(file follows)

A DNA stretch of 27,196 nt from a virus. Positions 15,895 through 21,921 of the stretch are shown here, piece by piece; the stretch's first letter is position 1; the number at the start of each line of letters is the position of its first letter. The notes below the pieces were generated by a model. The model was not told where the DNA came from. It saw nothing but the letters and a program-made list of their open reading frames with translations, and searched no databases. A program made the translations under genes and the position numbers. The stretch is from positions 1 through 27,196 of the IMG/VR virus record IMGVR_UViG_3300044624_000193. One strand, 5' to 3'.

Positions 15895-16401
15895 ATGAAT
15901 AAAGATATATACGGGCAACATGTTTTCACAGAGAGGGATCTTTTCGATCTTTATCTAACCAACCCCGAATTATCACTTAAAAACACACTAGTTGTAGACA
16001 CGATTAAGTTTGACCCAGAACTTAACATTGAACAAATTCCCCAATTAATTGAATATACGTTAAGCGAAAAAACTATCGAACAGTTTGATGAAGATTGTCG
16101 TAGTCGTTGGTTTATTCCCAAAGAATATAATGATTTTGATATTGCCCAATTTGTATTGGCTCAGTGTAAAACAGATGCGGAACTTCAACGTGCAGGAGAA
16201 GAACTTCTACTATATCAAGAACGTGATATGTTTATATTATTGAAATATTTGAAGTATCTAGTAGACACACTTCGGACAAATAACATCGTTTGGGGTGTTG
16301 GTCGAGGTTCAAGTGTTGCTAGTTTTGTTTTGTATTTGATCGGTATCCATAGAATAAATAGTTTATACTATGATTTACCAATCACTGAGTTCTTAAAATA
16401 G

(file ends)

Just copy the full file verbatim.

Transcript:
A DNA stretch of 27,196 nt from a virus. Positions 15,895 through 21,921 of the stretch are shown here, piece by piece; the stretch's first letter is position 1; the number at the start of each line of letters is the position of its first letter. The notes below the pieces were generated by a model. The model was not told where the DNA came from. It saw nothing but the letters and a program-made list of their open reading frames with translations, and searched no databases. A program made the translations under genes and the position numbers. The stretch is from positions 1 through 27,196 of the IMG/VR virus record IMGVR_UViG_3300044624_000193. One strand, 5' to 3'.

Positions 15895-16401
15895 ATGAAT
15901 AAAGATATATACGGGCAACATGTTTTCACAGAGAGGGATCTTTTCGATCTTTATCTAACCAACCCCGAATTATCACTTAAAAACACACTAGTTGTAGACA
16001 CGATTAAGTTTGACCCAGAACTTAACATTGAACAAATTCCCCAATTAATTGAATATACGTTAAGCGAAAAAACTATCGAACAGTTTGATGAAGATTGTCG
16101 TAGTCGTTGGTTTATTCCCAAAGAATATAATGATTTTGATATTGCCCAATTTGTATTGGCTCAGTGTAAAACAGATGCGGAACTTCAACGTGCAGGAGAA
16201 GAACTTCTACTATATCAAGAACGTGATATGTTTATATTATTGAAATATTTGAAGTATCTAGTAGACACACTTCGGACAAATAACATCGTTTGGGGTGTTG
16301 GTCGAGGTTCAAGTGTTGCTAGTTTTGTTTTGTATTTGATCGGTATCCATAGAATAAATAGTTTATACTATGATTTACCAATCACTGAGTTCTTAAAATA
16401 G